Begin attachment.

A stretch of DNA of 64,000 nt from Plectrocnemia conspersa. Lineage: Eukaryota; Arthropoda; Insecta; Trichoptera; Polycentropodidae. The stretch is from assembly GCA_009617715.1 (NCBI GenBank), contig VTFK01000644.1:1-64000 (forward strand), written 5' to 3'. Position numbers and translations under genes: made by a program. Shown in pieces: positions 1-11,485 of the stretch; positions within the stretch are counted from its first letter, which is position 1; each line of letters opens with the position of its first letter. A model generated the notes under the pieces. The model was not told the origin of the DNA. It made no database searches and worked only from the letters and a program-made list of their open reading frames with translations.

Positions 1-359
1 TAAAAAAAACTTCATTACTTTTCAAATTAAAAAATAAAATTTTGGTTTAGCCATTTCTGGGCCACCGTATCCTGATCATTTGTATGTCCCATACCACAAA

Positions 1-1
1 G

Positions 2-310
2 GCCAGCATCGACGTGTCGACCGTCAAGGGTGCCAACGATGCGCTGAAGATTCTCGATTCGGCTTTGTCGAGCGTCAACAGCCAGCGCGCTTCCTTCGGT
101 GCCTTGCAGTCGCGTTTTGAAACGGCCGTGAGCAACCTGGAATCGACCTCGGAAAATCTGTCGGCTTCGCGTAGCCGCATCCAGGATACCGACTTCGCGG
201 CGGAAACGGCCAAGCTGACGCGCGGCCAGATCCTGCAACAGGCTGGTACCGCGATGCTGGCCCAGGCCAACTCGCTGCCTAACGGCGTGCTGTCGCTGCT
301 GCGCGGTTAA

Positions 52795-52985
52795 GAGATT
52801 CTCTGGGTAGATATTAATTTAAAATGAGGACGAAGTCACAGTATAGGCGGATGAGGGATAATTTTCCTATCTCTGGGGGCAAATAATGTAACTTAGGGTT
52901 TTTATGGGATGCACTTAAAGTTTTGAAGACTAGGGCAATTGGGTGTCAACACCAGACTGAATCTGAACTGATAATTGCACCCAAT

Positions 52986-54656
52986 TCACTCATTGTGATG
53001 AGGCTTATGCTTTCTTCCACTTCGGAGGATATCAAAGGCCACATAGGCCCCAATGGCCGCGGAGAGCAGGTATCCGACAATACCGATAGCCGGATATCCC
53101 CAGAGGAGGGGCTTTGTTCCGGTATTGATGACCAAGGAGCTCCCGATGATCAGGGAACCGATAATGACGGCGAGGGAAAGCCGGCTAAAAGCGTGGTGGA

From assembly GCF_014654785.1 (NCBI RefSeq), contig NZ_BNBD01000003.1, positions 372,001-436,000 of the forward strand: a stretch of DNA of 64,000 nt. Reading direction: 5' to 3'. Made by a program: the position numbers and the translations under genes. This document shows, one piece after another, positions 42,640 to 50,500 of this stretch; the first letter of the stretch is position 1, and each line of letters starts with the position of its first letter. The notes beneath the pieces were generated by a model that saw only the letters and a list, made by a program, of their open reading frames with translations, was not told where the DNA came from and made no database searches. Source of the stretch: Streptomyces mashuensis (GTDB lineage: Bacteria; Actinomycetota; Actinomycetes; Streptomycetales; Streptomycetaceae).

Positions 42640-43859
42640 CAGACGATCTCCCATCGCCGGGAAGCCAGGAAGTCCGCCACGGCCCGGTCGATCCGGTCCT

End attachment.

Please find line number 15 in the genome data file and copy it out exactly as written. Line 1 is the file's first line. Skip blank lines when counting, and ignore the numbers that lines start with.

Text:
Positions 52986-54656